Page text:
"We kept seeing these ordinary folks who were doing really extraordinary things in business, in politics, in health care, in banking, in food economy--in all aspects of our society," says Hightower, who will be in Tucson next week to raise money for the Pima County Democratic Party. "We thought we should tell some of these stories."
The result is Swim Against the Current: Even a Dead Fish Can Go With the Flow, which profiles Americans who are finding success while still living their progressive values. Success, says Hightower, is a key element to the equation.
"You can't have a progressive movement without hope and without some successes to show people," Hightower says. "Nobody is going to hang in there in a hopeless situation. That's the real reason we wrote this book. Too many progressives, for too long, especially through the Bush years, have been hang-dog dejected and feeling the end is near. Or in the case of the Bush White House, that the end is not near, that this will never end."
Hightower says the theme of the book is summed up by a famous quote from Oscar Wilde: "Be yourself; everyone else is already taken."
"That seemed to be the spirit of not just a few folks, but a growing segment of our population who were defying the corporate order and bucking the system and living their progressive values," says Hightower, who places a high value on challenging the status quo.
"Without people bucking the system, we'd all be wearing powdered wigs and singing 'God Save the Queen,'" he says. "America was built on agitation, built on rebels, and there's a constant need in a Democratic society for people to reject the forces of conformity."
When the Weekly talked to Hightower just a few months after George W. Bush was sworn into office in 2001, he predicted that the new administration was going to be disastrous. But Hightower says that W. has far exceeded his expectations.
"He took disaster to new and unexpected heights--unimaginable heights," says Hightower.
Raised in Denison, Texas, in a family of tenant farmers, truck drivers and railroad men, Hightower would serve two terms as Texas agricultural commissioner, as a Democrat. Since leaving office in 1991, Hightower has, at different times, hosted radio shows, written books (including the New York Times best-seller Thieves in High Places), toured the country and penned the syndicated newspaper column that appears in the Weekly.
His lefty leanings haven't stopped him from being critical of Democrats. In the wake of Al Gore's loss to Bush, Hightower complained that the party had sold out to Wall Street and global corporations. But he's warmed up to the party a little over the last seven years, saying that things have begun to change for Democrats, albeit slowly.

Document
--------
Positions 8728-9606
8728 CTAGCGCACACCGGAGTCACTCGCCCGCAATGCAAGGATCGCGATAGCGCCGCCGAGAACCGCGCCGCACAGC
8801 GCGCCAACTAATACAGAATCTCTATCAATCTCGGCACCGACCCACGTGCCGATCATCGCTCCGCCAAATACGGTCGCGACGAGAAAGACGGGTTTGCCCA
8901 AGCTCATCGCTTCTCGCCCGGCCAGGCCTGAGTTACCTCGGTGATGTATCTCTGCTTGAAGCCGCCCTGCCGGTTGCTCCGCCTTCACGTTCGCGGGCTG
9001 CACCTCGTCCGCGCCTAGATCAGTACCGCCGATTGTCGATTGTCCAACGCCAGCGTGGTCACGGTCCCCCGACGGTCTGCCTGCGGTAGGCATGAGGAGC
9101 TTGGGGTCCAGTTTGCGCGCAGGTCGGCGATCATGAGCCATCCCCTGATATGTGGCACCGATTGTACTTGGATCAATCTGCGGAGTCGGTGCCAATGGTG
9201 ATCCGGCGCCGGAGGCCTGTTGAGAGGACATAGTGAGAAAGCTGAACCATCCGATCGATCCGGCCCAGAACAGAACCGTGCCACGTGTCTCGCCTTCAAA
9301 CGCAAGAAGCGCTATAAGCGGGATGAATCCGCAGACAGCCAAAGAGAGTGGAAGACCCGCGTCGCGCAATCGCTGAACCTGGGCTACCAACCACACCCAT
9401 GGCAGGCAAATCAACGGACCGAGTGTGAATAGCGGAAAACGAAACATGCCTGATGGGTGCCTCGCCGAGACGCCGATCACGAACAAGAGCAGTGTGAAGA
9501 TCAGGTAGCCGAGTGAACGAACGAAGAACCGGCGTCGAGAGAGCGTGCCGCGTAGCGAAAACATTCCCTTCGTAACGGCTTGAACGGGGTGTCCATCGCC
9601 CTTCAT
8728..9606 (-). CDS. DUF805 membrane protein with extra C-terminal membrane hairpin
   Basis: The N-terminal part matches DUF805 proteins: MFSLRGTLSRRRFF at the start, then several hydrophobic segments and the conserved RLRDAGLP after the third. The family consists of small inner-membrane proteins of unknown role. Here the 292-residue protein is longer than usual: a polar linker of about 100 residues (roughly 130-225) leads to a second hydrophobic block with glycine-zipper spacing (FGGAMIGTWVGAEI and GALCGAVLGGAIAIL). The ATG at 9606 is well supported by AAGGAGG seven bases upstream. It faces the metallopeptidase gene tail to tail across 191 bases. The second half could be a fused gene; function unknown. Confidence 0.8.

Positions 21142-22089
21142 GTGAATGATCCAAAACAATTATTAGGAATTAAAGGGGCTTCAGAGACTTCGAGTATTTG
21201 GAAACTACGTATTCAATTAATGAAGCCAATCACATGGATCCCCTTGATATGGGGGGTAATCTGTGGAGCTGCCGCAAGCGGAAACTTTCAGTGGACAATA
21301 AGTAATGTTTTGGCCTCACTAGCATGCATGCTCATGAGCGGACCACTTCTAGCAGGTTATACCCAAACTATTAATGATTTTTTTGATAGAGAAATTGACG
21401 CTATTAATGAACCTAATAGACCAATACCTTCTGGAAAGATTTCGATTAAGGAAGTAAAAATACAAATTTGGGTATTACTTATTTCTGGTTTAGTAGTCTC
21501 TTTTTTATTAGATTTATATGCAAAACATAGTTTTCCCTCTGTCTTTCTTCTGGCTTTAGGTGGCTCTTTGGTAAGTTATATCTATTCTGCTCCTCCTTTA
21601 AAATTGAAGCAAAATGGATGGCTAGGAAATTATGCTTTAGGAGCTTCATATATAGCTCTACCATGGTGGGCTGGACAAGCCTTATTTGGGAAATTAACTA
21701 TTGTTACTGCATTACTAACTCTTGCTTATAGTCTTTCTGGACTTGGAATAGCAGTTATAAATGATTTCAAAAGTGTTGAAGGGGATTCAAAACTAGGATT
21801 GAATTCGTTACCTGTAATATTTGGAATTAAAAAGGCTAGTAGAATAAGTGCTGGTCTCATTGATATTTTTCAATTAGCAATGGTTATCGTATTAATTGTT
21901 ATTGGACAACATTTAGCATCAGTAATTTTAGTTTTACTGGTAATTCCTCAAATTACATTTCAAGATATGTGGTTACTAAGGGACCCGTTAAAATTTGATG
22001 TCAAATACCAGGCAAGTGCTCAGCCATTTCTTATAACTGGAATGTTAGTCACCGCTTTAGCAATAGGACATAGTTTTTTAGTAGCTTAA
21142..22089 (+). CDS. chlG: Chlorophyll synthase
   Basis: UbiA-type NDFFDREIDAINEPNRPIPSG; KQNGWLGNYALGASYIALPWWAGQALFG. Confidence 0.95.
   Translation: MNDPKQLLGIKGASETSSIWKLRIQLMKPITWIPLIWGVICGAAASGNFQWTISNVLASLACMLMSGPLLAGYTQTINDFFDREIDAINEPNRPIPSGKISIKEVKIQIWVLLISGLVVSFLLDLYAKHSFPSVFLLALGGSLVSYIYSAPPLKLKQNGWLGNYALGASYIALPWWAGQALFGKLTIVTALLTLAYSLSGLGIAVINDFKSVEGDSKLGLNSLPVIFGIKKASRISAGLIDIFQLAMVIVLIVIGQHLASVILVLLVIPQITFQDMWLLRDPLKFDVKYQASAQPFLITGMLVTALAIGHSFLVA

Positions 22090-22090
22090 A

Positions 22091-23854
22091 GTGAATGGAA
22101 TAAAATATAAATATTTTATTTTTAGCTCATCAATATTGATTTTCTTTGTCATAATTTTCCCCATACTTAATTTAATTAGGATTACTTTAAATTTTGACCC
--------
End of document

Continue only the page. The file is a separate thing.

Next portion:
"There are still too many of the corporate Democrats who don't like taking on NAFTA and the globaloney that they represent," Hightower says. "They want to be friends with the investment banks and the CEOs. There's still too much of that, but they are changing."
Hightower says he's supporting Barack Obama in the Democratic presidential race, but he could live with Hillary Clinton as the nominee. He says the ongoing primary battle isn't as bad for Democrats as some folks suggest.
"I don't agree with the pundits who are trying to write this up as a catastrophe for the Democratic Party," Hightower says. "I think that the Democratic Party will come back together. People are ready for a big change in Washington, and John McCain is not that change."
Hightower says McCain promises to extend the Bush policies, especially when it comes to tax cuts for corporations and America's wealthiest citizens.
"We have not yet lifted the McCain log, and if you lift the McCain log, there's a lot of ugly squirmies down under there," Hightower says. "And I'm not talking about personal behavior. I'm talking about his servitude to corporate interests. The notion that he's going to be the common man's friend and take on the special interests is nonsense."
Eight years ago, Hightower was not among those who criticized Ralph Nader for helping Bush win the White House, preferring to blame Al Gore for failing to excite voters.
But this year, he thinks Nader is "doing the wrong thing" by vowing to run for president, though Hightower understands that Nader believes he can raise issues that the mainstream candidates will not address.
"He's right about that, but he misunderstands the nature of this election, which is not about this issue or that issue or all those issues over there," Hightower says. "Rather, it's about a transformation in direction and attitude--and that, to me, is what Obama represents."